Inducible costimulator ligand regulates bleomycin-induced lung and skin fibrosis in a mouse model independently of the inducible costimulatorinducible costimulator ligand pathway.код для вставкиСкачать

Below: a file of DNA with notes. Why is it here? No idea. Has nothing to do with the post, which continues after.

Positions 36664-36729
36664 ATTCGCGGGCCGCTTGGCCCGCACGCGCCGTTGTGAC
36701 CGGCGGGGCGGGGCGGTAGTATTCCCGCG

ARTHRITIS & RHEUMATISM Vol. 62, No. 6, June 2010, pp 1723–1732 DOI 10.1002/art.27428 © 2010, American College of Rheumatology Inducible Costimulator Ligand Regulates Bleomycin-Induced Lung and Skin Fibrosis in a Mouse Model Independently of the Inducible Costimulator/Inducible Costimulator Ligand Pathway Chihiro Tanaka,1 Manabu Fujimoto,1 Yasuhito Hamaguchi,1 Shinichi Sato,2 Kazuhiko Takehara,1 and Minoru Hasegawa1 Objective. Systemic sclerosis is a connective tissue disease characterized by fibrosis of the skin and internal organs, including the lungs. Inducible costimulator (ICOS), which is expressed on activated T cells, and its ligand ICOSL, which is expressed on antigen-presenting cells, have been considered a single receptor–ligand pair. Although the ICOS/ICOSL pathway is known to play various roles in adaptive immunity, its roles in innate immunity and tissue fibrosis remain unknown. Methods. We assessed the roles of ICOS and ICOSL in tissue fibrosis by administering bleomycin intratracheally or intradermally into mice deficient in ICOS and/or ICOSL. Tissue fibrosis was evaluated by histologic or biochemical examination. Results. ICOS deficiency attenuated the lung and skin fibrosis, whereas ICOSL deficiency aggravated it. Mice deficient in both ICOS and ICOSL exhibited accelerated fibrosis, reflecting a dominant role of ICOSL over ICOS in this model. Interestingly, ICOSL expression on macrophages and B cells derived from bronchoalveolar lavage fluid was significantly elevated in ICOS-deficient mice as compared with wild-type mice during this process. Thus, the levels of ICOSL expres- sion on B cells and macrophages were inversely associated with the severity of tissue fibrosis. Conclusion. Our results indicate that ICOSL expression on antigen-presenting cells plays a previously unknown regulatory role during the development of bleomycin-induced tissue fibrosis that is independent of the ICOS/ICOSL pathway. Further studies will be needed to clarify the roles of ICOS and ICOSL in the development of systemic sclerosis. Systemic sclerosis (SSc) is an autoimmune connective tissue disease characterized by excessive extracellular matrix deposition in the skin, lungs, and other internal organs (1,2). Interstitial lung disease is a major cause of mortality and morbidity in patients with SSc. A growing body of evidence suggests that in patients with SSc, overproduction of extracellular matrix components by activated fibroblasts results from complex interactions between endothelial cells, lymphocytes, macrophages, and fibroblasts, and via a number of mediators, including cytokines, chemokines, and growth factors (1,2). Bleomycin (BLM)–induced lung fibrosis is widely used as an established animal model of pulmonary fibrosis (3,4). Intratracheal administration of BLM induces acute alveolitis and interstitial inflammation. Yamamoto and colleagues (5) have established a new mouse model of skin fibrosis induced by daily intradermal injections of BLM. In this model, lung fibrosis also develops when sufficient amounts of BLM have been administered (6), thereby making this one of most useful animal models of SSc. Inducible costimulator (ICOS) is the third member of the CD28 family of costimulatory molecules and is induced on the cell surface following T cell activation (7–9). The ligand of ICOS, or ICOSL (also called B7h, Supported by grants-in-aid from the Ministry of Education, Science, and Culture of Japan and by funds for research of intractable diseases from the Ministry of Health, Labor, and Welfare of Japan. 1 Chihiro Tanaka, MD, Manabu Fujimoto, MD, Yasuhito Hamaguchi, MD, PhD, Kazuhiko Takehara, MD, PhD, Minoru Hasegawa, MD, PhD: Kanazawa University Graduate School of Medical Science, Kanazawa, Japan; 2Shinichi Sato, MD, PhD: Tokyo University, Tokyo, Japan. Address correspondence and reprint requests to Minoru Hasegawa, MD, PhD, Department of Dermatology, Kanazawa University Graduate School of Medical Science, 13-1 Takaramachi, Kanazawa, Ishikawa 920-8641, Japan. E-mail: firstname.lastname@example.org. kanazawa-u.ac.jp. Submitted for publication August 19, 2009; accepted in revised form February 18, 2010. 1723 1724 TANAKA ET AL B7RP-1, LICOS, and GL50), is weakly expressed on antigen-presenting cells in the steady state and is upregulated after activation of these cells (8,10). The ICOS/ICOSL pathway promotes T cell activation, differentiation, and effector responses, and T cell– dependent B cell responses. ICOS-mediated costimulation of T cells leads predominantly to the production of effector cytokines, such as interleukin-4 (IL-4) and IL-10, and to a lesser extent, IL-2, interferon-␥ (IFN␥), and tumor necrosis factor ␣ (TNF␣) (11), thereby playing a more important role in Th2 responses than in Th1 responses (7,12–14). Furthermore, recent studies demonstrated that ICOS influences the expansion of follicular T cells, Th17 cells, and regulatory T cells (15–17). Since ICOSL–/– and ICOS–/– mice display similar defects in humoral immunity, ICOS and ICOSL have been considered a single receptor–ligand pair (18–20). It is generally accepted that ICOS/ICOSL signaling is critical for adaptive immunity, including autoimmunity, allergy, infectious diseases, and transplantation (20–23). However, ICOSL is constitutively expressed not only on B cells, but also on macrophages and dendritic cells, which contribute to innate immunity (8,10). Therefore, we hypothesized that on these cells, ICOSL may be contributing to innate immunity independently of the ICOS/ICOSL axis. Since tissue fibrosis, including the BLM-induced scleroderma model, involves a strong innate immune component, we applied this model to mice deficient in ICOS and ICOSL to investigate the roles of these molecules in modulating innate and adaptive immunity. MATERIALS AND METHODS Mice. ICOS–/– mice and ICOSL–/– mice were purchased from The Jackson Laboratory. All mice were backcrossed 8–10 generations onto mice of the C57BL/6 genetic background. Mating these ICOS–/– mice with ICOSL–/– mice generated ICOS⫹/–ICOSL⫹/– mice. Then, we generated ICOS–/–ICOSL–/– mice by crossing the ICOS⫹/–ICOSL⫹/– parents. To verify the ICOS or ICOSL genotype, we conducted polymerase chain reaction amplification of each gene using genomic DNA from each mouse. All mice were housed in a specific pathogen–free barrier facility and screened regularly for pathogens. Female mice 8–10 weeks of age were used in the experiments. The Committee on Animal Experimentation at Kanazawa University Graduate School of Medical Science approved all studies and procedures. Intratracheal treatment with BLM. BLM sulfate (Nippon Kayaku) was administered to mice that had been anesthetized by inhalation of diethyl ether. Using aseptic techniques, a single incision was made at the neck, and the muscle covering the trachea was snipped to expose the tracheal rings. A single intratracheal instillation of BLM sulfate (8 mg/kg [7.68 units/ kg]) in 200 l of sterile saline was performed using a 27-gauge needle. Intradermal treatment with BLM. BLM was dissolved in sterile saline at a concentration of 1 mg/ml. Three hundred microliters of BLM or saline was injected intradermally into the shaved backs (the para-midline, lower back region) of the mice with a 27-gauge needle, as described previously (5). Injections were given daily for 4 weeks. Histologic examination of lung and skin fibrosis. Whole lungs were inflated, fixed with 3.5% paraformaldehyde, and embedded in paraffin. Sections (6 m in thickness) were stained with hematoxylin and eosin (H&E) to evaluate alveolitis or with Masson’s trichrome to identify collagen deposition in the lungs. The severity of lung inflammation was determined by a semiquantitative scoring system as previously described (24). Briefly, lung fibrosis in randomly chosen fields of sections from the left middle lobe examined at 100⫻ magnification was graded on a scale of 0 (normal lung) to 8 (total fibrous obliteration of fields). All sections were scored independently by 2 investigators (CT and MH) in a blinded manner. All skin sections were taken from the BLM-injected region of the lower back and were obtained as full-thickness sections extending down to the body wall musculature. Skin samples were fixed in formalin, dehydrated, embedded in paraffin, and used for immunostaining. Six-micrometer sections were stained with H&E or with Azan-Mallory reagents to identify collagen deposition in the skin. Dermal thickness, which was defined as the thickness of skin from the top of the granular layer to the junction between the dermis and intradermal fat, was evaluated independently by 2 investigators (CT and MH) in a blinded manner. Using the free-hand tool in the Photoshop Elements 3.0 software package (Adobe Systems), specific staining with Masson’s trichrome and ␣-smooth muscle actin (␣-SMA) was quantified in the whole lung and skin sections. Hydroxyproline assay. Total lung or dorsal skin tissue was freeze-dried overnight, and the hydroxyproline content was determined as previously described (3). Briefly, samples were hydrolyzed in 6N HCl for 20 hours at 105°C, desiccated overnight, and dissolved in 1 ml of citrate/acetate buffer (pH 6.0). Chloramine T solution was added to each optimally diluted sample and left at room temperature for 20 minutes. Next, Ehrlich’s solution was added to each sample, incubated for 15 minutes at 65°C, and the optical density at 550 nm was read. Hydroxyproline standard solutions of 0–20 g/ml were used to construct a standard curve. Determination of collagen contents in lung tissue sections. Approximately 15 m–thick sections were obtained from the paraffin-embedded lung tissue samples. Groups of 10–20 sections were deparaffinized after incubation with xylol, xylol:ethanol (1:1), ethanol, water:ethanol (1:1), and water. Individual samples were placed in small test tubes and covered with 0.2 ml of a saturated solution of picric acid in distilled water that contained 0.1% fast green FCF and 0.1% sirius red F3BA. The samples were rinsed several times with distilled water until the fluid was colorless. One milliliter of 0.1N NaOH in absolute methanol (1:1 [volume/volume]) was added, and the eluted color was read in a spectrophotometer at 540 and 605 nm. This method is based on the selective binding of Sirius ICOSL REGULATION OF BLEOMYCIN-INDUCED MURINE LUNG AND SKIN FIBROSIS 1725 Figure 1. Lung fibrosis induced by intratracheal treatment with bleomycin (BLM). ICOS–/–, ICOSL–/–, and wild-type (WT) mice were treated with a single intratracheal injection of BLM and were evaluated through day 21. A, Survival rates in ICOS–/–, ICOSL–/–, and wild-type mice. Results were compiled from at least 21 mice per group. B–D, Analysis of the lungs for determination of lung fibrosis scores (B), hydroxyproline content (C), and collagen content (semiquantitative) (D). Values are the mean and SEM of 5 mice per group. E, Quantitative results of immunohistochemical stainings shown in F. Values are the mean and SEM area of specific antibody staining with Masson’s trichrome and ␣-smooth muscle actin (␣-SMA) over the total stained area in 5 nonconsecutive whole lung sections from 5 mice per group. ⴱ ⫽ P ⬍ 0.05; ⴱⴱ ⫽ P ⬍ 0.01. F, Representative photomicrographs of lung tissue sections obtained from each BLM-treated mouse strain and from a saline-treated wild-type mouse (day 21), as well as sections obtained from dying mice (2 wild-type, 1 ICOS⫺/⫺, and 6 ICOSL–/– mice examined; days 10–15). Sections were stained with hematoxylin and eosin (H&E) or with Masson’s trichrome (original magnification ⫻ 100). red F3BA and fast green FCF to collagens and noncollagenous proteins, respectively (25). Immunohistochemical staining. Tissues were harvested before and on days 7, 14, 21, and 28 during BLM treatment and were assessed for the numbers of infiltrating T cells, B cells, macrophages, and neutrophils. Deparaffinized sections were treated with endogenous peroxidase blocking reagent and proteinase K (both from DakoCytomation) for 6 minutes at room temperature. Sections were then incubated with rat monoclonal antibodies specific for anti–␣-SMA (Sigma-Aldrich), macrophages (clone F4/80; American Type Culture Collection), myeloperoxidase (MPO; NeoMarkers), CD3 (Dainippon Pharmaceutical), or mouse B220 (BD Biosciences). Rat IgG (SouthernBiotech) was used as a control for nonspecific staining. Sections were then incubated sequentially (for 20 minutes at 37°C) with a biotinylated rabbit anti-rat IgG secondary antibody (Vectastain ABC method; Vector) or a biotinylated goat anti-rabbit IgG secondary antibody (BD Biosciences), followed by horseradish peroxidase–conjugated avidin–biotin complexes. Sections were washed 3 times with phosphate buffered saline (PBS) between incubations, developed with 3,3⬘-diaminobenzidine tetrahydrochloride and hydrogen peroxide, and then counterstained with methyl green. Stained cells were counted in 5 random grids under high magnification (400⫻) using a light microscope. Each section was examined and scored independently by 2 investi- gators (CT and MH) in a blinded manner. The mean score was used for analysis. Determination of cytokine concentrations in tissues. Samples of whole lungs were homogenized in 600 l of lysis buffer (10 mmoles/liter of PBS, 0.1% sodium dodecyl sulfate, 1% Nonidet P40, 5 mmoles/liter of EDTA containing a complete protease inhibitor mixture; Roche Diagnostics) to extract proteins. Homogenates were centrifuged at 15,000 revolutions per minute for 15 minutes at 4°C to remove debris (26). The concentrations of TNF␣, IFN␥, monocyte chemotactic protein 1 (MCP-1), IL-6, IL-10, and IL-12 in supernatants were determined by using a BD Cytometric Bead Array mouse inflammation kit (BD Biosciences) according to the manufacturer’s protocol. Flow cytometry analysis was performed using a FACSCalibur flow cytometer (BD Biosciences). The levels of macrophage inflammatory protein 1␣ (MIP-1␣) (Quantikine Immunoassay) and IL-4 (DuoSet) (both from R&D Systems) in supernatants were measured by enzyme-linked immunosorbent assay according to the manufacturer’s instructions. Total protein in the supernatant was measured with a commercial kit (BCA Protein Assay kit; Thermo Fischer Scientific). Reverse transcription–polymerase chain reaction (RTPCR). Whole lungs were harvested 7 days after intradermal treatment with BLM. Total RNA was isolated from frozen 1726 TANAKA ET AL Figure 2. Skin and lung fibrosis induced by intradermal treatment with bleomycin (BLM). ICOS–/–, ICOSL–/–, and wild-type (WT) mice were treated with daily intradermal injections of BLM for 28 days. A, Lung fibrosis was assessed by determining lung fibrosis scores, hydroxyproline content, and percentage of staining with ␣-smooth muscle actin (␣-SMA). B, Skin fibrosis was assessed by determining dermal thickness, hydroxyproline content, and percentage of staining with ␣-SMA. Values in A and B are the mean and SEM of 5 mice per group. ⴱ ⫽ P ⬍ 0.05; ⴱⴱ ⫽ P ⬍ 0.01. C, Representative photomicrographs of lung tissue sections obtained from each BLM-treated mouse strain and from a saline-treated wild-type mouse. Sections were stained with hematoxylin and eosin (H&E) or with Masson’s trichrome. D, Representative photomicrographs of skin tissue sections obtained from each experimental group. Sections were stained with H&E or with Azan-Mallory stain. Arrows indicate the dermal thickness. (Original magnification ⫻ 100.) lung specimens using RNeasy spin columns (Qiagen) and digested with DNase I (Qiagen) to remove chromosomal DNA in accordance with the manufacturer’s protocols. Total RNA was reverse-transcribed to a complementary DNA using a reverse transcription system with random hexamers (Promega). Cytokine messenger RNAs (mRNA) were analyzed using real-time RT-PCR quantification, according to the manufacturer’s instructions (Applied Biosystems). Sequencespecific primers and probes were designed with predeveloped TaqMan assay reagents (Applied Biosystems). Real-time RTPCR (40 cycles of denaturation at 92°C for 15 seconds and annealing at 60°C for 60 seconds) was performed on an ABI Prism 7000 sequence detector (Applied Biosystems). GAPDH was used to normalize the mRNA. The relative expression of real-time RT-PCR products was determined according to the ⌬⌬Ct method (27) to compare target gene and GAPDH mRNA expression. One of the control samples was chosen as a calibrator sample. Flow cytometric analysis. Splenic macrophages and B cells were purified from untreated mice of each strain as described above. These cells were then used for flow cytometric analysis. Bronchoalveolar lavage (BAL) cells were prepared as described elsewhere (28). Briefly, mice were killed on days 7, 14, and 21 after BLM instillation. BAL fluid was collected as follows: 1 ml of saline was instilled 3 times and withdrawn from the lungs via an intratracheal cannula. For 2-color or 3-color immunofluorescence analyses, BAL cells were stained with the following antibodies: CD4 (RM4-5; BD Biosciences), B220 (RA36B2; BD Biosciences), CD14 (Sa2-8; eBioscience), ICOS (7E17G9; eBioscience), and ICOSL (HK5.3; eBioscience). BAL cells with the forward and side light-scatter properties of lymphocytes were analyzed on a FACScan flow cytometer (BD Biosciences). Positive and negative populations of cells were determined using unreactive isotype-matched monoclonal antibodies (BD Biosciences) as controls for background staining. Statistical analysis. The Mann-Whitney U test was used to determine the level of significance of differences in the sample means. The Bonferroni test was used for multiple comparisons. RESULTS Amelioration of intratracheal BLM–induced lung fibrosis by ICOS deficiency, but aggravation by ICOSL deficiency. To assess whether the ICOS/ICOSL signaling pathway contributed to the development of lung fibrosis, we first assessed intratracheal treatment of BLM in ICOS–/–, ICOSL–/–, and wild-type mice. Lungs were removed from the animals on day 21 following saline or BLM treatment. As demonstrated by the survival rates, ICOS deficiency resulted in a significantly lower mortality rate than was observed for wild-type mice (Figure 1A). Unexpectedly, ICOSL–/– mice demonstrated significantly higher mortality rates as compared with wild-type mice. ICOSL REGULATION OF BLEOMYCIN-INDUCED MURINE LUNG AND SKIN FIBROSIS 1727 Figure 3. Inflammatory cell infiltration in the skin and lungs induced by daily intradermal injections of bleomycin (BLM). ICOS–/–, ICOSL–/–, and wild-type (WT) mice were treated with daily intradermal injections of BLM for 28 days. The numbers of F4/80⫹ macrophages, B220⫹ B cells, CD3⫹ T cells, and myeloperoxidase (MPO)–positive neutrophils per high-power field (hpf) in the lungs (A) and skin (B) were counted at the indicated times. Values are the mean and SEM of 5 mice per group. ⴱ ⫽ P ⬍ 0.05. Pathologic findings and fibrosis scores in H&Eand Masson’s trichrome–stained section also revealed that the loss of ICOS significantly resolved the lung fibrosis, whereas the loss of ICOSL aggravated it (Figures 1B and F). In addition, visual inspection of fibrotic tissue and myofibroblasts immunostained with Masson’s trichrome and ␣-SMA, respectively, demonstrated a similar tendency in each mouse strain (Figure 1E). Quantification of the hydroxyproline and collagen contents in the lungs confirmed the histologic findings (Figures 1C and D). Since there may be other relevant causes of death in mutant mice, we examined the histologic features of the lungs in dying mice (2 wild-type, 1 ICOS⫺/⫺, and 6 ICOSL–/– mice). In both the wild-type and ICOSL–/– mice, the lungs had a characteristically fibrotic appearance, with disrupted alveolar architecture replaced by continuous cellular interstitial connective tissue (Figure 1F), which indicates that lung injury was the direct cause of death in these mice. Thus, ICOS deficiency reduced the lung fibrosis that was induced by intratracheal treatment with BLM, whereas ICOSL deficiency aggravated it. Opposing effects of ICOS and ICOSL deficiency in skin and lung fibrosis induced by intradermal BLM treatment. As reported previously (5,6), daily intradermal administration of BLM induces skin and lung fibro- sis by day 28 in wild-type mice. In these experiments, we again observed that ICOS loss significantly decreased the intradermal BLM–induced lung fibrosis, but ICOSL loss exacerbated it (Figures 2A and C). In addition, the dermal thickness and histopathologic features noted on H&E-and Azan-Mallory–stained sections, respectively, revealed significantly ameliorated skin fibrosis in mice lacking ICOS (Figures 2B and D). In contrast, ICOSL deficiency significantly exacerbated skin fibrosis. The results of measurements of hydroxyproline content in the skin were consistent with the histologic findings (Figure 2B). Thus, the tissue pathology, fibrosis score, and hydroxyproline content all showed similar patterns in this intradermal BLM–induced skin and lung fibrosis model. Consistent with the results of the tissue fibrosis examination, ␣-SMA⫹ cell numbers were significantly reduced in both the lung and skin of ICOS–/– mice, but were increased in ICOSL–/– mice, as compared with wild-type mice (Figures 2A and B). Thus, ICOS loss ameliorates the lung and skin fibrosis induced by daily intradermal injections of BLM, whereas ICOSL loss aggravates it. Lung and skin inflammation induced by daily intradermal injections of BLM. The numbers of F4/80⫹ macrophages, CD3⫹ T cells, B220⫹ B cells, and MPO⫹ neutrophils were assessed in lung and skin tissues of 1728 mice subjected to daily intradermal injections of BLM. In comparison with wild-type mice, lung tissues from ICOS–/– mice exhibited reduced numbers of macrophages, T cells, and neutrophils throughout the 28-day treatment period (Figure 3A). Conversely, ICOSL–/– mice demonstrated increased numbers of macrophages, T cells, and neutrophils. Similarly, the numbers of macrophages and T cells were reduced in the skin of ICOS–/– mice (Figure 3B), while the number of macrophages, T cells, and neutrophils were increased in the skin of ICOSL–/– mice. Thus, inflammatory cell infiltration was modest in ICOS–/– mice and prominent in ICOSL–/– mice. Cytokine expression in the lungs of mutant mice. To assess the effects of ICOS and ICOSL loss on the production of various cytokines and chemokines, their concentrations in lung lysates were measured by cytometric bead array analysis on day 5 following intratracheal BLM treatment. In addition, levels of expression of mRNA for transforming growth factor ␤ (TGF␤), connective tissue growth factor (CTGF), and FoxP3 in the lungs were assessed by real-time RT-PCR. The concentrations or levels of expression of TNF␣, IFN␥, IL-4, IL-6, IL-10, IL-12, MCP-1, MIP-1␣, TGF␤, CTGF, and FoxP3 in the lungs of BLM-treated wild-type mice were significantly higher than those in the lungs of saline-treated wild-type mice (data not shown). Total protein concentrations in lung lysates were comparable between the BLM-treated strains (mean ⫾ SEM 38.7 ⫾ 3.3 mg/ml in wild-type, 38.0 ⫾ 3.5 mg/ml in ICOS–/–, and 37.1 ⫾ 3.0 mg/ml in ICOSL–/– mice). The concentration of TNF␣, IFN␥, IL-4, IL-6, IL-10, IL-12, MCP-1, and MIP-1␣ in the lungs of BLM-treated mice was not significantly different between groups (Figure 4A). Expression levels of CTGF and FoxP3 were also similar among the mouse strains (Figure 4B). However, the expression levels of TGF␤ were significantly lower in ICOS–/– mice and higher in ICOSL–/– mice relative to the levels in wild-type mice (Figure 4B). Thus, TGF␤ expression was most associated with the severity of lung fibrosis. Phenotype similarity of mice deficient in both ICOS and ICOSL as compared with mice deficient in ICOSL following treatment with BLM. We hypothesized that either ICOS or ICOSL had functions that were independent of the ICOS/ICOSL axis in the BLMinduced fibrosis model. To explore this possibility, we generated mice deficient in both ICOS and ICOSL (ICOS–/–ICOSL–/–) and assessed the severity of BLMinduced lung and skin fibrosis. TANAKA ET AL Figure 4. Levels of cytokines, chemokines, growth factors, and FoxP3 in the lungs of mice treated with intratracheal injections of bleomycin (BLM). ICOS–/–, ICOSL–/–, and wild-type (WT) mice were treated with a single intratracheal injection of BLM. A, Concentrations of tumor necrosis factor ␣ (TNF␣), interferon-␥ (IFN␥), interleukin-4 (IL-4), IL-6, IL-10, IL-12, monocyte chemotactic protein 1 (MCP-1), and macrophage inflammatory protein 1␣ (MIP-1␣) were measured by cytometric bead array analysis or enzyme-linked immunosorbent assay in supernatants of lung homogenates. B, Expression of transforming growth factor ␤ (TGF␤), connective tissue growth factor (CTGF), and FoxP3 mRNA was measured by real-time quantitative reverse transcription–polymerase chain reaction analysis. Values are the mean and SEM of 5 mice per group. ⴱ ⫽ P ⬍ 0.05; ⴱⴱ ⫽ P ⬍ 0.01. ICOSL REGULATION OF BLEOMYCIN-INDUCED MURINE LUNG AND SKIN FIBROSIS 1729 Figure 5. Skin and lung fibrosis in ICOS–/–ICOSL–/– double-knockout mice as compared with wild-type (WT) mice following treatment with bleomycin (BLM). A, Time course of survival, representative photomicrographs of the lungs, lung fibrosis scores, and percentage of total tissue area in mice treated with intratracheal BLM. H&E ⫽ hematoxylin and eosin. B and C, Inflammation and fibrosis of the lungs (B) and skin (C) following intradermal injection of BLM, assessed as described in Figures 2 and 3. ␣-SMA ⫽ ␣-smooth muscle actin; hpf ⫽ high-power field; MPO ⫽ myeloperoxidase. D, Concentrations of tumor necrosis factor ␣ (TNF␣), interferon-␥ (IFN␥), interleukin-4 (IL-4), IL-6, IL-10, IL-12, monocyte chemotactic protein 1 (MCP-1), and macrophage inflammatory protein 1␣ (MIP-1␣) in lung lysates, assessed as described in Figure 4. E, Levels of mRNA for transforming growth factor ␤ (TGF␤), connective tissue growth factor (CTGF), and FoxP3 in the lungs, assessed as described in Figure 4. ⴱ ⫽ P ⬍ 0.05. First, we assessed the sensitivity of ICOS–/– ICOSL–/– mice to intratracheal treatment with BLM. Deficiency of both ICOS and ICOSL resulted in high mortality rates, severe fibrosis, and elevated fibrosis scores (Figure 5A). These findings were quite comparable to what we had observed previously in ICOSL–/– mice. Next, we performed daily intradermal injections of BLM. In this model of BLM-induced lung and skin fibrosis, the ICOS–/–ICOSL–/– mice exhibited significantly increased fibrosis scores, ␣-SMA⫹ cell infiltration, and hydroxyproline content, reflecting severe lung fibrosis, as compared with wild-type mice (Figure 5B). ICOS–/–ICOSL–/– mice exhibited significantly greater lung infiltration by macrophages, B cells, T cells, and neutrophils on day 7 as compared with wild-type mice (Figure 5B). Furthermore, deficiency of both ICOS and 1730 TANAKA ET AL Figure 6. Expression of inducible costimulator (ICOS) and ICOS ligand (ICOSL) in mutant mice. A, ICOS expression on CD4⫹ T cells and ICOSL expression on CD14⫹ macrophages and on B220⫹ B cells in the spleens of untreated wild-type (WT), ICOS–/–, and ICOSL–/– mice, as determined by flow cytometry. Histograms are representative of at least 5 experiments. Values at the left are the mean and SEM of 5 mice per group. ⴱⴱ ⫽ P ⬍ 0.01. B, ICOS and ICOSL expression on T cells, macrophages, and B cells in bronchoalveolar lavage fluid prepared in wild-type, ICOS–/–, and ICOSL–/– mice after intratracheal treatment with bleomycin, as determined by flow cytometry. Histograms are representative of at least 5 experiments conducted on day 7. Values at the left are the mean and SEM of 5 mice per group, as determined on the indicated days. ⴱⴱ ⫽ P ⬍ 0.01. ICOSL led to significant increases in dermal thickness, hydroxyproline content, and ␣-SMA⫹ cells in the skin relative to the findings in wild-type mice (Figure 5C). Numbers of infiltrating macrophages, B cells, T cells, and neutrophils were increased in the skin of ICOS–/– ICOSL–/– mice (Figure 5C). The total protein concentration in lung lysates was comparable in ICOS–/–ICOSL–/– mice and in wildtype mice (mean ⫾ SEM 38.7 ⫾ 3.3 mg/ml in wild-type mice and 38.1 ⫾ 2.9 mg/ml in ICOS–/–ICOSL–/– mice). The concentrations of cytokines and chemokines in lysates of ICOS–/–ICOSL–/– mice were not significantly different from those in lysates of wild-type mice (Figure 5D). Levels of mRNA for TGF␤, but not CTGF or FoxP3, were significantly higher in the lung tissues of ICOS–/–ICOSL–/– mice as compared with wild-type mice (Figure 5E). Thus, the results of BLM-induced fibrosis in ICOS–/–ICOSL–/– mice resembled those in ICOSL–/– mice. Inverse association between ICOSL expression levels and the severity of lung fibrosis. In light of the results obtained in ICOS–/–ICOSL–/– mice, we considered that expression of ICOSL, rather than ICOS, played a dominant role in BLM-induced fibrosis. We assessed the expression levels of ICOS and ICOSL by fluorescence-activated cell sorting of splenocytes from mice that had not been treated with BLM (Figure 6A). The expression levels of ICOS on CD4⫹ T cells were significantly elevated by ⬃135% in ICOSL–/– mice than in wild-type mice. In addition, the expression levels of ICOSL on macrophages and B cells were increased ⬃302% and ⬃348%, respectively, in ICOS–/– mice as compared with wild-type mice. Next, we evaluated the association of ICOS and ICOSL expression levels in BAL fluid cells on days 7, 14, and 21 after a single intratracheal treatment with BLM (Figure 6B). The expression levels of ICOS on CD4⫹ T cells and the expression of ICOSL on macrophages and B cells reached a maximum ⬃7 days after the single intratracheal BLM treatment, and then gradually declined. On day 7, the expression level of ICOS on T cells was elevated ⬃233% in ICOSL–/– mice as compared with wild-type mice. In contrast, the expression levels of ICOSL on macrophages and B cells were increased ⬃161% and ⬃290%, respectively, in ICOS–/– mice relative to wild-type mice. Thus, ICOSL expression levels were inversely associated with disease severity in this mouse model. ICOSL REGULATION OF BLEOMYCIN-INDUCED MURINE LUNG AND SKIN FIBROSIS DISCUSSION In the present study, we demonstrated that ICOSL plays roles that are independent of the ICOS/ ICOSL pathway in a mouse model of BLM-induced lung and skin fibrosis. In addition, the severity of tissue fibrosis appeared to correlate with the expression levels of ICOSL on B cells and macrophages. We made the unexpected finding that ICOS–/– mice and ICOSL–/– mice exhibited contrasting phenotypes in the BLM induced lung and skin fibrosis model. Before BLM treatment, no histologic difference was found in the lungs and skin of these mutant mouse strains as compared with wild-type mice (data not shown). However, ICOS deficiency significantly inhibited, whereas ICOSL deficiency exacerbated, BLMinduced lung and skin fibrosis (Figures 1 and 2). It is currently thought that ICOS and ICOSL represent a single receptor/ligand pair with no other known binding partners (19). Consistent with this idea, previous studies have shown that ICOS–/– mice and ICOSL–/– mice have similar phenotypes (18,19). Perhaps because of these previous reports, no simultaneous investigation of the roles of both ICOS and ICOSL in murine disease models has been performed. Furthermore, most studies have investigated the roles of ICOS or ICOSL in disease models that were related to antigen-specific adaptive immunity (20–23). While ICOS is expressed on effector and memory T cells, ICOSL is constitutively expressed on macrophages and dendritic cells, which contribute to innate immunity, in addition to its expression on B cells. Several studies have shown that ICOSL is expressed on endothelial cells and some epidermal cells, although we did not detect expression on these cell types, at least by immunohistochemical staining (results not shown). Our findings therefore suggest that ICOSL contributes to innate immunity in BLM-induced tissue fibrosis independently of the ICOS/ ICOSL pathway. Since ICOS–/–ICOSL–/– mice displayed similar phenotypes as ICOSL–/– mice after BLM treatment (Figure 5), this suggests that the ICOS/ICOSLindependent functions of ICOSL dominate over its ICOS-dependent functions in this model system. Our study also revealed that the expression levels of ICOS and ICOSL were related to each other. That is, ICOS expression was markedly up-regulated by ICOSL loss, and ICOSL expression was dramatically increased by the lack of ICOS before and during BLM treatment (Figure 6). These results reflect the previously reported increase in ICOSL expression on B cells from ICOSdeficient patients (29). Although these findings may 1731 arise from feedback regulation resulting from interactions between ICOS and ICOSL, the underlying mechanism remains unclear. A recent study demonstrated that ICOSL expression on B cells was reduced in ICOS-transgenic mice, resulting in a phenotype resembling that of ICOS–/– mice (30). These findings suggested that ICOSL expression on B cells is tightly regulated by ICOS expression on T cells, which interacted with these B cells. In our current study, ICOSL expression on macrophages and B cells from BAL fluid was markedly elevated during BLM treatment in ICOS-deficient mice as compared with wild-type mice (Figure 6). Since ICOSL loss exacerbated tissue fibrosis in spite of the presence of ICOS, the levels of ICOSL expression on macrophages or B cells were found to be inversely associated with the severity of fibrosis in this mouse model. Therefore, ICOSL expression on antigenpresenting cells may play regulatory roles that are independent of the ICOS/ICOSL pathway during development of BLM-induced tissue fibrosis. As described above, the mechanism by which ICOSL expression levels regulate tissue inflammation and fibrosis remains unclear. However, the severity of lung involvement was found to be correlated with lung TGF␤ expression levels in each strain we studied (Figures 4B and 5E). That is, TGF␤ was significantly reduced in ICOS–/– mice and significantly increased in ICOSL–/– or ICOS–/–ICOSL–/– mice. Since TGF␤ has been considered the central player in tissue fibrosis, we proposed that ICOSL regulation of TGF␤ might be affecting the development of lung fibrosis. Our findings suggest that independently of its interactions with ICOS, ICOSL plays a dominant role in regulating TGF␤ induction and the development of fibrosis in BLM-induced murine fibrosis models. A limitation of this study is that there are alternative explanations for the findings, among which is the possibility that the procedure we followed to obtain ICOSL–/– mice could have generated additional unwanted gene-encoded mutations that represent a more relevant explanation of the findings. In addition, the findings in the BLM-induced mouse model of fibrosis are not simply translatable to the pathogenesis and the therapeutic approach to SSc in humans. A recent article proposed some criteria to use in selecting the most promising molecular targets for trials in SSc (31). One of those criteria is that the antifibrotic effects should be confirmed in at least 2 complementary animal models of SSc. Further studies that include assessments in additional animal models will be needed to clarify the roles of ICOS and ICOSL in the development of SSc. 1732 TANAKA ET AL AUTHOR CONTRIBUTIONS All authors were involved in drafting the article or revising it critically for important intellectual content, and all authors approved the final version to be published. Dr. Hasegawa had full access to all of the data in the study and takes responsibility for the integrity of the data and the accuracy of the data analysis. Study conception and design. Fujimoto, Hasegawa. Acquisition of data. Tanaka. Analysis and interpretation of data. Tanaka, Fujimoto, Hamaguchi, Sato, Takehara, Hasegawa. REFERENCES 1. Varga J, Abraham D. Systemic sclerosis: a prototypic multisystem fibrotic disorder. J Clin Invest 2007;117:557–67. 2. Gabrielli A, Avvedimento EV, Krieg T. Scleroderma. N Engl J Med 2009;360:1989–2003. 3. Schrier DJ, Phan SH, McGarry BM. 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